I could see how each of these could be taken from locations where it would work to camp out and have a camera set up for that long.
I think Jayne is right. You can purchase filters for a camera lens that dramatically reduce the amount of light coming in, combined with a small aperture setting and a bit of practice, you can make the busiest rooms, roads and etc appear totally empty. There is no reason to spend the hours/days photoshopping everything out of pictures like these when it is infinitely easier to do the trick while the shot is being taken.
she is right however this is not how it was done.
checking out his website (http://www.mlogue.com/photography/page.php?id=1) I notice he uses a medium format and film. This makes me almost certain that these images were captured with a long exposure vs photoshopped.
In each picture if you look there’s a single person, too, so it differs from the ‘Tokyo Nobody’ collection with that little point.
No matter how hard I look, I can’t see the single people per photo that you mention….
According to the LA Times article with Matt Logue – the images are digitally created. He explains how he did it in the article, stitching together tons of photos of the same spot (this is what I assumed).
They’re so amazing, I live in LA and wish I could be somewhere in LA where it’s deserted.
Great work, love the idea!
Gotta go, there’s a fight going on in the thunderdome.
@Jayne. a realy realy long exposure seems doubtfull to me, seeing as you can see hard shadows in some of the pictures. wouldn’t those be moving also?
im thinking Clif is right: taking multiple pictures from one point and erase the cars and people in upper layers to reveal the empty lower layers.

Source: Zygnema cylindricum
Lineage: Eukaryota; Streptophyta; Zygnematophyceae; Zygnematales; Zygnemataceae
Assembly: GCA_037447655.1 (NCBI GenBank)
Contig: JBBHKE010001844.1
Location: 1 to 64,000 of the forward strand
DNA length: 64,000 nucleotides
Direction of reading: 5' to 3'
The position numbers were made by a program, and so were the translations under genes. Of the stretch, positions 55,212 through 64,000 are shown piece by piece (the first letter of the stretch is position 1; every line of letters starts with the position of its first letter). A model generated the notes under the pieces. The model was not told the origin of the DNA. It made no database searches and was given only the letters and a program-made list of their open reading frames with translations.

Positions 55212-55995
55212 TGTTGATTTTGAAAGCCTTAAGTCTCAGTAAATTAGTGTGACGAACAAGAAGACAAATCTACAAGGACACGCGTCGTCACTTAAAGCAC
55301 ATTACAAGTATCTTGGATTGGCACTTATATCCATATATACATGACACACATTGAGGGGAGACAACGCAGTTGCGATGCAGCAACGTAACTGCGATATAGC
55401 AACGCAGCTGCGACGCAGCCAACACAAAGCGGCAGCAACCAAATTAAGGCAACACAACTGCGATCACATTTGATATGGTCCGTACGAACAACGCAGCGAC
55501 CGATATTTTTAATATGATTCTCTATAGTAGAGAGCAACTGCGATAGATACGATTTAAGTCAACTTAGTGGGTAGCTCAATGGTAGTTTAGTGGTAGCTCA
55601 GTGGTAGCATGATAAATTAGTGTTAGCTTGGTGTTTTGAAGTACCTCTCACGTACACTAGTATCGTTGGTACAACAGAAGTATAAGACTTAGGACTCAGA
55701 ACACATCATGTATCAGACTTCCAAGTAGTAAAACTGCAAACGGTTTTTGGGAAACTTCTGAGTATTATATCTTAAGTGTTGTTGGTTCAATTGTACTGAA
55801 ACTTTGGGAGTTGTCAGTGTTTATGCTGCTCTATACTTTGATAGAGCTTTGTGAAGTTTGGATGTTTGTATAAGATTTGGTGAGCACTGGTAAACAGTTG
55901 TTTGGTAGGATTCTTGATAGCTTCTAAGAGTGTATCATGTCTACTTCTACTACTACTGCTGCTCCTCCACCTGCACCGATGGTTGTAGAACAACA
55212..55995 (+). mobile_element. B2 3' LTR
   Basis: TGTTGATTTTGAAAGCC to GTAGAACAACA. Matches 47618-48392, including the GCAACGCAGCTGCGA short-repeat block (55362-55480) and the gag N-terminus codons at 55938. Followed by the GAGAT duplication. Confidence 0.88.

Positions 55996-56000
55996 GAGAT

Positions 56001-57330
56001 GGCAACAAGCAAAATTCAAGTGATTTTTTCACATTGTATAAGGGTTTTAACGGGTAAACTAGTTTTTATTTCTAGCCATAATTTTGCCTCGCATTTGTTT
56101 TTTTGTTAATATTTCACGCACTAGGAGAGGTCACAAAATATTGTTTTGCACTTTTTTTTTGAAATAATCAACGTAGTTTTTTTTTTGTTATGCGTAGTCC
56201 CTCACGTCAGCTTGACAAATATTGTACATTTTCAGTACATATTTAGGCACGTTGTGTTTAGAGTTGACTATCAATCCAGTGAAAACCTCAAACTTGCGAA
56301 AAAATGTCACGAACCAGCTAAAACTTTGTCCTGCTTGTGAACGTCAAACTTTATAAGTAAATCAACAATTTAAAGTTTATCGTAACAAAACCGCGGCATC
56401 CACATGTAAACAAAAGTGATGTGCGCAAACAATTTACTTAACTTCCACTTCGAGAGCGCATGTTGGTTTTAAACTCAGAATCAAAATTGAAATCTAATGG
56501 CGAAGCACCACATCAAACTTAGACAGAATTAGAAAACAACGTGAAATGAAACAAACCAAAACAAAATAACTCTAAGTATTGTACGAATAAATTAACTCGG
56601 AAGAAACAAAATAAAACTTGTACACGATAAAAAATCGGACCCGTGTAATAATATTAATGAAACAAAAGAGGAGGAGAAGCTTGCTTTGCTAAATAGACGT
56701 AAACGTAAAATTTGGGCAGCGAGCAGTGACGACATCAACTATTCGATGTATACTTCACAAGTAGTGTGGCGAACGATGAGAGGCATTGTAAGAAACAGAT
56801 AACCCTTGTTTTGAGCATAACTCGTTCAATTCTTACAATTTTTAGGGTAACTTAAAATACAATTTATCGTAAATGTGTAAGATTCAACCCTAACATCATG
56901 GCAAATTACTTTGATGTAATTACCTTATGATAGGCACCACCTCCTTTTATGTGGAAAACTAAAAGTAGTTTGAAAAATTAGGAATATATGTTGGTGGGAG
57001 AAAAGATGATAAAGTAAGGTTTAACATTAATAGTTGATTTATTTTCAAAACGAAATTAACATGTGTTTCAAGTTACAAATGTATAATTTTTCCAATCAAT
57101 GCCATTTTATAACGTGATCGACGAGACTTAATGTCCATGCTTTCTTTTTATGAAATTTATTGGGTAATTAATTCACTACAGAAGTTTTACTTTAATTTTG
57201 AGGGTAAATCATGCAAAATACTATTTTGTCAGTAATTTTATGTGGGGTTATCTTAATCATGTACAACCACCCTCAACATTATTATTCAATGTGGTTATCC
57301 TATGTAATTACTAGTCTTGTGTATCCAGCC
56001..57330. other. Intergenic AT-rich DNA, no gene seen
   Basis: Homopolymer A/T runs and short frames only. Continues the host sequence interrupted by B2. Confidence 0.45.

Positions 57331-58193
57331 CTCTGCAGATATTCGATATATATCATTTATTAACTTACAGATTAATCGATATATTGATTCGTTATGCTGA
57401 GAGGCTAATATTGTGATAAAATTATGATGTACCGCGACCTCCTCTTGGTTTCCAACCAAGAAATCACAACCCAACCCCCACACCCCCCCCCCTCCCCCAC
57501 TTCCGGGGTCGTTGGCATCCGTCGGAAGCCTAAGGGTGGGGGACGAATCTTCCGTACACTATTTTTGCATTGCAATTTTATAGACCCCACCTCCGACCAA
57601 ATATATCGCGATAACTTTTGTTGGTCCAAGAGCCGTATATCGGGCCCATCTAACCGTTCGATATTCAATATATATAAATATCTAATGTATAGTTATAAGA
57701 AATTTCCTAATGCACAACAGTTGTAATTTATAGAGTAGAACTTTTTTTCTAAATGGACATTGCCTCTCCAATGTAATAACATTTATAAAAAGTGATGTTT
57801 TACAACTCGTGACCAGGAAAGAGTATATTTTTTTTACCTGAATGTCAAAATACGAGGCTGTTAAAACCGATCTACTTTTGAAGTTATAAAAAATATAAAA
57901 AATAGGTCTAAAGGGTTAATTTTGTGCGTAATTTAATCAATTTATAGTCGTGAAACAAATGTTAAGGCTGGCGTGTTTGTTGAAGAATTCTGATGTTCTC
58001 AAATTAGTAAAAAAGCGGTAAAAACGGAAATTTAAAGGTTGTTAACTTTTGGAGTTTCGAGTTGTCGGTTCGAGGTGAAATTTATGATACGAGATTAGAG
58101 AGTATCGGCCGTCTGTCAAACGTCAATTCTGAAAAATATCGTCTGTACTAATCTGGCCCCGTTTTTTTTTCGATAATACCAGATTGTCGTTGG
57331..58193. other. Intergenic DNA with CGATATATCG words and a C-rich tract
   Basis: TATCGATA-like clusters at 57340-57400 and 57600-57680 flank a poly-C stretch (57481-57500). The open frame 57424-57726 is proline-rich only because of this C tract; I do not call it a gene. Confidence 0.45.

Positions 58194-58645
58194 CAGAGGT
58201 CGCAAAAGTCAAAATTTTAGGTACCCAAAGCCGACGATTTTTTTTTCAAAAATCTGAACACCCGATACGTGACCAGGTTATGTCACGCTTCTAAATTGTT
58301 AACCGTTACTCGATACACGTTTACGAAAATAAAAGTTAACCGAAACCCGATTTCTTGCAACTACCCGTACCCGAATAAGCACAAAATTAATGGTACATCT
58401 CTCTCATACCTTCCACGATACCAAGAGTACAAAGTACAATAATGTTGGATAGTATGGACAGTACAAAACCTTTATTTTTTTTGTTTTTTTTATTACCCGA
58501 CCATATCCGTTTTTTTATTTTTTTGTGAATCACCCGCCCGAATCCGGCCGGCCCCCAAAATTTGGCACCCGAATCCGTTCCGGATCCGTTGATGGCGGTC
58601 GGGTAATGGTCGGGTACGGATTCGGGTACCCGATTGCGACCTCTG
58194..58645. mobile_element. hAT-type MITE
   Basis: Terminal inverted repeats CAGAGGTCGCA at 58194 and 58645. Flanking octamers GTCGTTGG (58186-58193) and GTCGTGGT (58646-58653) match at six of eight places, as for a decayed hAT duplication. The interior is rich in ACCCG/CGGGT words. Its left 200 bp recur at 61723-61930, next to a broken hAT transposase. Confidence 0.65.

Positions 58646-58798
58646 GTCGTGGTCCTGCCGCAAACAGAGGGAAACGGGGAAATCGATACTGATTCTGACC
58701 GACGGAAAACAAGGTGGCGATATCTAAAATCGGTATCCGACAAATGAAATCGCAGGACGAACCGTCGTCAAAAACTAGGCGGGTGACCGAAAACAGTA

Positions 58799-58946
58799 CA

this is photography. there’s not a lot of photo’s nowadays that aren’t manipulated in one way or the other.
if you’re thinking about calling this image-making (or illustration) think about this: isn’t every photo a way of image-making? directing the angle, background, how somebody is looking or acting, the amount of light, and so on.
these days everything is integrated. mexicans come over here and we need to integrate. there is a message matt wants to get across and whether or not the spectator thinks its successful is up to that individual.
I would label them as Photo based or maybe Photo Illustration?
i think this still works from an artistic standpoint, i didnt read all the comments, but the ones i did read said how its not art since it was “manipulated”, but isnt that what art is all about? manipulating the world around you to make something beautiful??
sorry dont mean to ramble~! still think it looks cool nontheless!
what is photography?
yawn ! this concept has been done so many times and so many times BETTER in the past … plus the whole “stitching together” thing kinda ruins it for me …. I think the two square ones are the least boring
please share links to examples of this done even better, i would love to see them. thanks.
ok , well i’ll take back using “better” as I know it’s a sensitive word for artists … I was given “Tokyo Nobody” a couple years ago as a gift and have never been so blown away : the rich colors ,showing the city in all 4 seasons,an enormous variety of locations/ times of day aswell as the “old school” 80’s feel …. i guess that series just has a certain authenticity/mysteriousness that I dont feel with these ….
yeah , shit i knew my comment would piss someone off !
i really just wanted to see the images you were referring to. you are right about the rich colors, that series is amazing
Back in the day you could just use ultra super mega low film and 8 hour exposures to get pretty much the same effect… is that photography?
Wonderful images. His portfolio is a little inconsistent, but you’ve definitely pulled out his best works here.
He could probably amp up the eerieness by choosing known, popular sites.
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Yeah, he could do Paris now, or even Rome, Barcelona, Hong Kong…. sure it would be a fantastic collection!
I’ve actually been to the financial district area (where the first image was taken) when it was completely empty. Some of those places just empty out at certain times of the day, its incredibly eerie.